law? If you don't want to do it, you don't have to do it... that's a law?

Bill Panzer on SB-420

Oakland defense specialist Bill Panzer helped draft Prop 215. He does not
think SB-420 improves on it.

Panzer: Realistically, there are lots of police and DAs and judges out
there who don't believe that marijuana has medical uses and are looking for
any way to stop it they can. Give them a statute that is open to
interpretation... and they will use it to slap patients down. The way
SB-420 is written it could be used either way -and I expect they'll use it
to slap people down.

I think it's very disingenuous for people to say "This isn't a ceiling,
it's a floor." Of course it's a ceiling. But it says, "If you want to take
down this ceiling and build some other one, you can." So in places like San
Francisco and Mendocino, where they've been reasonable, it will be business
as usual. But in other counties, law enforcement is going to be able to use
this, they'll say 'Let's follow the state guidelines.'" So if you're a
patient with a serious condition, well documented, but if you have 13
clones, this is saying "You're going to jail, buddy. You've broken the law."

Suppose somebody's growing a one-year supply outdoors and they know what
they're doing. The minute they harvest and dry their plants, they're
breaking the law... What are they supposed to do, throw it out, except for
half a pound? There are many people who'd go through half a pound in a month.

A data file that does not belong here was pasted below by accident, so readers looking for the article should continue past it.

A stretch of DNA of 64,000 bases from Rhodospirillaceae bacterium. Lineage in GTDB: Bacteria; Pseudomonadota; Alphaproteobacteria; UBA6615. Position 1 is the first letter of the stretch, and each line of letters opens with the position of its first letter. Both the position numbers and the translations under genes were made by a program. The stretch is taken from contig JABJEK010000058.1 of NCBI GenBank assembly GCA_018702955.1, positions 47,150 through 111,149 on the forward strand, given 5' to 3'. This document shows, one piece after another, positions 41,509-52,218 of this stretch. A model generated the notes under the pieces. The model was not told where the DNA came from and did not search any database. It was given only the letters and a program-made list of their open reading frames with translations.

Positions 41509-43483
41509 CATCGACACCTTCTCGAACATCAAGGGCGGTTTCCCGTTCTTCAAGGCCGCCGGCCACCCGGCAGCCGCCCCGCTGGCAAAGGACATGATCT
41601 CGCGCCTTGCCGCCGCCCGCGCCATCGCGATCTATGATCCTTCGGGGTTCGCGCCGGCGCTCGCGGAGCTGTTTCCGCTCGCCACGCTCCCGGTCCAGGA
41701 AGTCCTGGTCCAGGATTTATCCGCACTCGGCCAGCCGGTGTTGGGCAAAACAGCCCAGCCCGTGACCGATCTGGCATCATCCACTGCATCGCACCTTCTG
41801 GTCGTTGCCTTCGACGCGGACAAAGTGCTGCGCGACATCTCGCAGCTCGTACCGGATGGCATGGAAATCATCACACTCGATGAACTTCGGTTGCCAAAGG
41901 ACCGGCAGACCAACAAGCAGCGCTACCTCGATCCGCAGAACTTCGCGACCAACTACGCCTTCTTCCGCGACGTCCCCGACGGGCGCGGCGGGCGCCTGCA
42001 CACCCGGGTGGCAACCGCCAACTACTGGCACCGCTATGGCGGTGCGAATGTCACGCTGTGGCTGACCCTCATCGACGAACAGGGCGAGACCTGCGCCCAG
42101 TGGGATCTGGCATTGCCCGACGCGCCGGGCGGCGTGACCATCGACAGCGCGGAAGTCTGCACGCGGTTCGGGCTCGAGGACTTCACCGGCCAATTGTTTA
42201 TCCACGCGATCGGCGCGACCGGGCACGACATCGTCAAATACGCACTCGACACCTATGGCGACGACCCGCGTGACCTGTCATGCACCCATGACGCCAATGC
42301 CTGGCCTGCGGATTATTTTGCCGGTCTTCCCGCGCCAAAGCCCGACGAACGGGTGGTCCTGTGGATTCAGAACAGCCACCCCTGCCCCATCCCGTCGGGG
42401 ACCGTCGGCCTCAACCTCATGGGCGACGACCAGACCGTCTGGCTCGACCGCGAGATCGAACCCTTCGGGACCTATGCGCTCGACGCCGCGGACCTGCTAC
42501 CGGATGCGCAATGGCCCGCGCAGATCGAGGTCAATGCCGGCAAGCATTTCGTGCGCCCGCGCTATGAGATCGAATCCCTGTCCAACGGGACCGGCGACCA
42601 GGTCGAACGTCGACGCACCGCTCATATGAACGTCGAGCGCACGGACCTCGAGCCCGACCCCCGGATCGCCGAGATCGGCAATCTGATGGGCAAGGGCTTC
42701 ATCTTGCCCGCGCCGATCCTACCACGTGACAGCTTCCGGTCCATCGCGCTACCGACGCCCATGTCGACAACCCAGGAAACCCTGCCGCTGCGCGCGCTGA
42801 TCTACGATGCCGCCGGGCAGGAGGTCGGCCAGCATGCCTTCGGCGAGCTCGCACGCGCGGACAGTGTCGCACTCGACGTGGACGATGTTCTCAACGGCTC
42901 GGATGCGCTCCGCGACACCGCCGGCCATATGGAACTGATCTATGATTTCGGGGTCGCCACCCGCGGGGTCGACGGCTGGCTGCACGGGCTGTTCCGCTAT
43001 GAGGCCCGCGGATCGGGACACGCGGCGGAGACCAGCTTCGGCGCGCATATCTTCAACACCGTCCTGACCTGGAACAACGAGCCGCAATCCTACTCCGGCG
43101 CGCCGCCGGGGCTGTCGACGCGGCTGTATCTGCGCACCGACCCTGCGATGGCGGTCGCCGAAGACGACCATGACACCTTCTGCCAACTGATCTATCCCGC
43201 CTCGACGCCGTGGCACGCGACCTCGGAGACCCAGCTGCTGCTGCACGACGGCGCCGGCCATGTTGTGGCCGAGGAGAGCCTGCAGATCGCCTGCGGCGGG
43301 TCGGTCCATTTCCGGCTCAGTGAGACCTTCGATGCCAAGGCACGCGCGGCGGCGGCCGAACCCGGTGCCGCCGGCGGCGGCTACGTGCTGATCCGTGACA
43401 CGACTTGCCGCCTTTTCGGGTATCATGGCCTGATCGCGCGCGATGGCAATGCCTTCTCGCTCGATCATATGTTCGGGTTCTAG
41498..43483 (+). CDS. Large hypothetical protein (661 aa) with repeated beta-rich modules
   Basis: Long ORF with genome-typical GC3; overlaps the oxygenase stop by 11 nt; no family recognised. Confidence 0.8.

There was no effort to do this scientifically. For two years Vasconcellos
heard input from cultivators and patients and then two days before he meets
in the backroom with Lockyer and the cops and comes out with this.

There's also a real problem with requiring the patient and caregiver to
live in the same city. Ken Hayes would have gone to jail.

CN: The hills of northern California are filled with people growing small
quantities for people who live in the cities. It makes no sense that the
rural counties should be able to supply the cities with an agricultural

BP: [upon further reading] The requirement that patient and caregiver live
in the same county applies to caregivers qualifying for the voluntary
program... The problem is, only people who would come under that definition
get these protections.

CN: So what about caregivers who are not registering under the voluntary

BP: The problem is, you're going to have courts who say "We now know that
the legislature has defined 'primary caregiver.' You don't qualify, because
you had patients who lived in San Francisco an Berkeley." And then there
will be litigation over whether or not that refers to the definition of
primary caregiver for 11362.5 purposes, or only for qualifying for the
registration system.

CN: Why were some reformers glad to see Davis sign SB-420? There's a